When it comes to feeding time, every dog has a different preference to his or her feeding behavior. One may choose to take his sweet time and savor every bite, while another may decide to do her best to inhale the entirety of her bowl in one fell swoop. While the former may be a bit funny to watch, if a little frustrating when trying to figure out when to schedule a bathroom break, the latter can be alarming at best and downright dangerous at worst. For larger dogs especially, eating too quickly may make them more susceptible to a condition known as gastric dilatation-volvulus, or what is more commonly referred to as “bloat”. Bloat can be harmful and even deadly in the wrong circumstances, so food regulation can mean the difference between a happy pup and a medical emergency.
Food habits are best established when your dog is still in his puppy stages. Bad habits can be hard to break and change and health problems can arise the longer he has to form these habits. Starting regulation early on can prevent some digestive issues and promote a healthy and happy journey through the first years of your puppy’s life.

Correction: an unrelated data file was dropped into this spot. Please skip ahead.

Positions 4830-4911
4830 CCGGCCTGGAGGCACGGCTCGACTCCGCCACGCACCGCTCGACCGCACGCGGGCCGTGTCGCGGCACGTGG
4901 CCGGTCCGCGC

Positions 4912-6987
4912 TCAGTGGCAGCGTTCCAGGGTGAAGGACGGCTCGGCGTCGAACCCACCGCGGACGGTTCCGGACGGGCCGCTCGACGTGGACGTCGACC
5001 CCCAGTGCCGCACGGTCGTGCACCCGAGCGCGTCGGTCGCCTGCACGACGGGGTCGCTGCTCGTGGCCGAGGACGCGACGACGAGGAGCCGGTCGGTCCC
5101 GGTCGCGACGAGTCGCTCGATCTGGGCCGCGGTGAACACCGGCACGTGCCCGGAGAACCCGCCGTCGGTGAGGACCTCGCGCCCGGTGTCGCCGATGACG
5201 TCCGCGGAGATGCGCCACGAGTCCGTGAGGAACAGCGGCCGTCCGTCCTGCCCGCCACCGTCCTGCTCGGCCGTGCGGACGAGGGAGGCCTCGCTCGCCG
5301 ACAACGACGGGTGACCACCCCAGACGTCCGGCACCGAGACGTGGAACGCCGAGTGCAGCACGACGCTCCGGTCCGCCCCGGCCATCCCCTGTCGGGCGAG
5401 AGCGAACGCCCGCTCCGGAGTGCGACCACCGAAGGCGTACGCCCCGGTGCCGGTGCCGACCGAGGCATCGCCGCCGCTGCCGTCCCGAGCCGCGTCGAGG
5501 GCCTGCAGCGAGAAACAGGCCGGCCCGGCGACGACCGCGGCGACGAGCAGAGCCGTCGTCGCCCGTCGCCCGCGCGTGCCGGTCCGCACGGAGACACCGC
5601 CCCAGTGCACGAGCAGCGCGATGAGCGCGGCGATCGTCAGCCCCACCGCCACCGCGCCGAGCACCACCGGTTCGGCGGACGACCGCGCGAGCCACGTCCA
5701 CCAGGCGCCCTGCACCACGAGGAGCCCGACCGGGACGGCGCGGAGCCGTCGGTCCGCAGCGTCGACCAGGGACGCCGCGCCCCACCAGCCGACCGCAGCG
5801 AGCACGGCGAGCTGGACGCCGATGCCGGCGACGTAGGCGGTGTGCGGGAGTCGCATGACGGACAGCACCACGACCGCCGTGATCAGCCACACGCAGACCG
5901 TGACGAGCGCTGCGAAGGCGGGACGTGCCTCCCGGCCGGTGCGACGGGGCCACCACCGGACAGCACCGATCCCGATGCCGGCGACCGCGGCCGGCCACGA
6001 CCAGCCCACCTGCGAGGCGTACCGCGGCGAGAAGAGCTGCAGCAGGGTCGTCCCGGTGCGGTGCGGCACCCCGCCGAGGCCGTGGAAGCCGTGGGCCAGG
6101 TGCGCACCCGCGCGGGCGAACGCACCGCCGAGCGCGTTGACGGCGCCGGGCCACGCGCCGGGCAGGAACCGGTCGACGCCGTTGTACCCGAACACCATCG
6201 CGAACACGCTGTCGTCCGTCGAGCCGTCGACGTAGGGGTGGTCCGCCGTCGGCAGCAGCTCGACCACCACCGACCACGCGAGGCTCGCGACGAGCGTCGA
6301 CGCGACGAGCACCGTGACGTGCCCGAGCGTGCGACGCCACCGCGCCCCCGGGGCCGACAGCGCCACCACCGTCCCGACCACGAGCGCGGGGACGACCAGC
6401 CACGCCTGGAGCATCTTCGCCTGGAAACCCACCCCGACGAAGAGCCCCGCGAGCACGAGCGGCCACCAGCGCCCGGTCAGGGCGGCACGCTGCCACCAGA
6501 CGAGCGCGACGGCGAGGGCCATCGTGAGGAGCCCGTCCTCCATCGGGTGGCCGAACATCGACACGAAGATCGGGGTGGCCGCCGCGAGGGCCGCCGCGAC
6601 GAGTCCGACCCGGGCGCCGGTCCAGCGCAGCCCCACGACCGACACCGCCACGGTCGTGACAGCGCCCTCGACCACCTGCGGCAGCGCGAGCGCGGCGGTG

When beginning with a puppy, forming a plan of action for feeding time will generally take very little time at all. While your puppy may need some time to adjust to the introduced method, it should take no more than two to four days for him to grasp what to do when that bowl of food hits the floor. It’s important to remember that your puppy’s eating habits may change as he grows, so prepare to adjust your feeding practices to his growing needs!
While you really only need your dog’s food and a bowl to get started on food regulation in general, there are other items you may want to consider if you opt to go for a more specialized method. Slow feeder bowls are available at many different pet supply stores and you can easily make a treat dispenser with a plastic bottle from your own home. Have these items prepared when you first begin your puppy’s feeding routine to give him a good head start at meal time.